Administrators at Santa Rosa Junior College briefly had a mystery on their hands this semester.
The number of white students at the college unexpectedly fell more than 11 percent from 17,200 in fall 2010 to 15,230 this fall. Meanwhile, the percentage of Latinos at the school increased by 10 percent.
Officials were stumped by the contrasting numbers until they realized they were consequences of the decision last spring to gut the school's older adult program, which draws an overwhelmingly white audience. Three thousand fewer seniors essentially meant nearly that many fewer white students.
It's an explanation that experts say provides a picture of demographic trends shaping the college — and the state.
Across California, an older, mostly white generation is giving way to a more racially diverse emerging one, said David McCuan, associate professor of political science at Sonoma State University. And SRJC, as the recent numbers suggest, is following suit.
"The community is changing," said Ricardo Navarrette, SRJC's vice president of student services. "As our overall population changes in Sonoma County, it's our mission to change with that population."
Obviously, the climbing Latino enrollment at SRJC is rooted in Sonoma County's changing makeup as the Latino population grows in numbers and the white one decreases.
In 2000, census figures show Latinos made up 17 percent of the county population. By 2010, that number had increased to 25 percent, a 47 percent increase.
The Latino proportion of SRJC enrollment has risen even faster, going from 12.7 percent in fall 2001 to 20.2 percent now, a 59 percent increase.
Students in counselor Geoff Navarro's Puente class Monday morning said there were more reasons behind the increased Latino enrollment than just population growth.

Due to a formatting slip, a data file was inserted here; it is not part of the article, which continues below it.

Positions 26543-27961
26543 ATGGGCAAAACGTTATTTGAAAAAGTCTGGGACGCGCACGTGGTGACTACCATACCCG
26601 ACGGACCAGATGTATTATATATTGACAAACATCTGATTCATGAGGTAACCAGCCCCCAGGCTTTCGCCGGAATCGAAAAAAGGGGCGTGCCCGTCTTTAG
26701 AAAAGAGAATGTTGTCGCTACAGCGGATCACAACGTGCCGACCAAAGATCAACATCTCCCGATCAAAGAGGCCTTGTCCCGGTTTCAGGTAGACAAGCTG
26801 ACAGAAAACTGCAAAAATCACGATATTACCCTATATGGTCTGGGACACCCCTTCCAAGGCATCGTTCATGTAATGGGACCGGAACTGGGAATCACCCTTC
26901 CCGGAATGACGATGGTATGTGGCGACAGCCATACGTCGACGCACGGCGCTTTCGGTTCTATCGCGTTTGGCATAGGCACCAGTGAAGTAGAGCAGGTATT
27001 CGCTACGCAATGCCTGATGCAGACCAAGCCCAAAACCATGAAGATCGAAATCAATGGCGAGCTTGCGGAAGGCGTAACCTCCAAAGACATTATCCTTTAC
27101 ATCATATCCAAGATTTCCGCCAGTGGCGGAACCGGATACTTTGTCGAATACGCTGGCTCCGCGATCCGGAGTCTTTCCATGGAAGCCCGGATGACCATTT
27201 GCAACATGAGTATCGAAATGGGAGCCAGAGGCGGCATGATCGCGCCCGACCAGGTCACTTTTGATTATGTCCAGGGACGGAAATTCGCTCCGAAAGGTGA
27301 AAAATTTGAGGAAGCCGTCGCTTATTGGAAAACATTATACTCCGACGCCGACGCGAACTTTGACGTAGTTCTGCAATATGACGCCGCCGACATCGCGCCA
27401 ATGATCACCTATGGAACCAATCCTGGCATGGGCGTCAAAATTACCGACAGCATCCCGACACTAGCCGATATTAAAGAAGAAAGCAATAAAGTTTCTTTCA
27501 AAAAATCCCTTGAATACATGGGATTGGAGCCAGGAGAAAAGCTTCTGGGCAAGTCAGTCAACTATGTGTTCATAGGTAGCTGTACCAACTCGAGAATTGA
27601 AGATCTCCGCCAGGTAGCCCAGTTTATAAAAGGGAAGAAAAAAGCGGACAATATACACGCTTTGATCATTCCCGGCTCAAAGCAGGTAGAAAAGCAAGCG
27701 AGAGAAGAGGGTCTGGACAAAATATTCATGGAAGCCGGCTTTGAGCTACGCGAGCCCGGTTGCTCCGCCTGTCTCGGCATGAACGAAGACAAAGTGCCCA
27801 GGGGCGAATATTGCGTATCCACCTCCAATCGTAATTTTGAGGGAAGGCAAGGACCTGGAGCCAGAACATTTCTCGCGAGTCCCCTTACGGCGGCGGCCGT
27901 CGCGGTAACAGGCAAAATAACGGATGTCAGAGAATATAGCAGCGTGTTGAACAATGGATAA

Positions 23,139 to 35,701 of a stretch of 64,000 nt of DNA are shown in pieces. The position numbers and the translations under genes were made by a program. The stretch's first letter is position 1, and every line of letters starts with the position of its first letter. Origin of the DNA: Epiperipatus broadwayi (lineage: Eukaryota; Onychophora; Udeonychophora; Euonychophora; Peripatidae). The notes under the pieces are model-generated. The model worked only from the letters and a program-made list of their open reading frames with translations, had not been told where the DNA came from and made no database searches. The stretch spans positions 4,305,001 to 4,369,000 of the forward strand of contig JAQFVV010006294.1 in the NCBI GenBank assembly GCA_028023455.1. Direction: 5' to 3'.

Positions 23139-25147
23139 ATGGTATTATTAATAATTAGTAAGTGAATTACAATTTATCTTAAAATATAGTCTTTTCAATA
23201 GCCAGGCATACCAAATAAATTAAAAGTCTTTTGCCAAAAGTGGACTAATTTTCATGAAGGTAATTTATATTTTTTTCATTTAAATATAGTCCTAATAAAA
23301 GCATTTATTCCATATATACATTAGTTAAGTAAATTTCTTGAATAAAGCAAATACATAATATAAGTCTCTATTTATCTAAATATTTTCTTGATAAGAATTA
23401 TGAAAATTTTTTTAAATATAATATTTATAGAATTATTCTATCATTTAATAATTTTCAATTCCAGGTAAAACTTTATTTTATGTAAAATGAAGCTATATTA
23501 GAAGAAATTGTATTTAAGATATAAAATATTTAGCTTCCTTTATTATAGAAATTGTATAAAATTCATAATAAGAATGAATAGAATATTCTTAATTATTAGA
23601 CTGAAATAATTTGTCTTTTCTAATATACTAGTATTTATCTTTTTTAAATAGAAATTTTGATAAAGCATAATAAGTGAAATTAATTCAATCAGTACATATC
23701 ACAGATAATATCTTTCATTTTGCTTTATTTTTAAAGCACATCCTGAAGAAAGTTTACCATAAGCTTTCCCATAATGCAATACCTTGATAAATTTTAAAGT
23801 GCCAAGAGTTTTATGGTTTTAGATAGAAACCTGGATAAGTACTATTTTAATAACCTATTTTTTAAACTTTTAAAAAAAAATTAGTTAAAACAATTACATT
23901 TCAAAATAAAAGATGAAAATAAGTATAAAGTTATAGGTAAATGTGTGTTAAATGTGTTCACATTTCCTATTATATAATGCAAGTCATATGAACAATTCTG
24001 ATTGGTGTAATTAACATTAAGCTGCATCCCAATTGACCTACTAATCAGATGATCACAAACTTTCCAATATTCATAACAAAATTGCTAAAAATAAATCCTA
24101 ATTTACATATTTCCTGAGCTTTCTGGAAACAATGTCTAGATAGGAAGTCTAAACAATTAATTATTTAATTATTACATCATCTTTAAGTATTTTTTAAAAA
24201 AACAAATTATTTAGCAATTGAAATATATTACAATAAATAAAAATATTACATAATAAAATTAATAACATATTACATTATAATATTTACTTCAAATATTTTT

Puente, which means "bridge" in Spanish, is a program geared toward preparing Latino students for four-year colleges. The main Santa Rosa campus has been offering the program for decades. Six years ago, it was added in Petaluma.
Of nearly 30 students in Navarro's class, just four said their parents had attended college. The others said Latinos their age were more frequently choosing higher education for a mix of reasons that include increasing ambitions, more opportunity, the dismal job market and growing appreciation for the importance of education.
"We realize how important education is in our lives," said Tony Padilla, 20, from Petaluma.
While Puente students have their eyes on transferring to some of the state's best schools, SRJC's Latino population also includes many students who arrive with limited language skills.
At least 2,000 of the college's nearly 5,500 Latino students are enrolled in English as a Second Language classes, a number that expected to keep climbing even as funds become scarcer, said Ronald Balsamo, chairman of SRJC's ESL department.
With the state budget woes, the school is paring its ESL offering. In spring 2012, there will be 35 percent fewer for-credit ESL classes than in spring 2009, Balsamo said.
"You have this wave of ESL students coming," he said. "My concern is what are you doing to prepare for this."
More help may be available in the coming years from the federal government. The rising Latino population has put SRJC within striking distance of qualifying as an "Hispanic Serving Institution," allowing it to apply for a share of a pool of more than $200 million in annual federal grants.